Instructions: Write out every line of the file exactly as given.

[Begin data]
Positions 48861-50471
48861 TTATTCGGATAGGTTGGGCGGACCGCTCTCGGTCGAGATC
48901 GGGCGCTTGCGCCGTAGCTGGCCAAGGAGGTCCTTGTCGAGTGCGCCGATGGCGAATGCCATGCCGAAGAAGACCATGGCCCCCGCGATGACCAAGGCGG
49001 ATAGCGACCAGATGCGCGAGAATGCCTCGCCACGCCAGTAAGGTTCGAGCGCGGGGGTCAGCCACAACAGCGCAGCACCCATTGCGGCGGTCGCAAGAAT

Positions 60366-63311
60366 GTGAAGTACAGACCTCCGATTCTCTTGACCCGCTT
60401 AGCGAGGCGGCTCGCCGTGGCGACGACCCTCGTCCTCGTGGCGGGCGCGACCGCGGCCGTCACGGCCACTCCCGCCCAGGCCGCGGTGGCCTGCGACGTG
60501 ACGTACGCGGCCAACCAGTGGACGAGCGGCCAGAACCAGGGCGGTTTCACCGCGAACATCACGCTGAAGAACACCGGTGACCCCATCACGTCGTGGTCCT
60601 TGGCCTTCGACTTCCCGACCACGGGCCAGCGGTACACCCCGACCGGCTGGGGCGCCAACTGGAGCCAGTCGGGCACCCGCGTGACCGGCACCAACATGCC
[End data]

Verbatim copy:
Positions 48861-50471
48861 TTATTCGGATAGGTTGGGCGGACCGCTCTCGGTCGAGATC
48901 GGGCGCTTGCGCCGTAGCTGGCCAAGGAGGTCCTTGTCGAGTGCGCCGATGGCGAATGCCATGCCGAAGAAGACCATGGCCCCCGCGATGACCAAGGCGG
49001 ATAGCGACCAGATGCGCGAGAATGCCTCGCCACGCCAGTAAGGTTCGAGCGCGGGGGTCAGCCACAACAGCGCAGCACCCATTGCGGCGGTCGCAAGAAT

Positions 60366-63311
60366 GTGAAGTACAGACCTCCGATTCTCTTGACCCGCTT
60401 AGCGAGGCGGCTCGCCGTGGCGACGACCCTCGTCCTCGTGGCGGGCGCGACCGCGGCCGTCACGGCCACTCCCGCCCAGGCCGCGGTGGCCTGCGACGTG
60501 ACGTACGCGGCCAACCAGTGGACGAGCGGCCAGAACCAGGGCGGTTTCACCGCGAACATCACGCTGAAGAACACCGGTGACCCCATCACGTCGTGGTCCT
60601 TGGCCTTCGACTTCCCGACCACGGGCCAGCGGTACACCCCGACCGGCTGGGGCGCCAACTGGAGCCAGTCGGGCACCCGCGTGACCGGCACCAACATGCC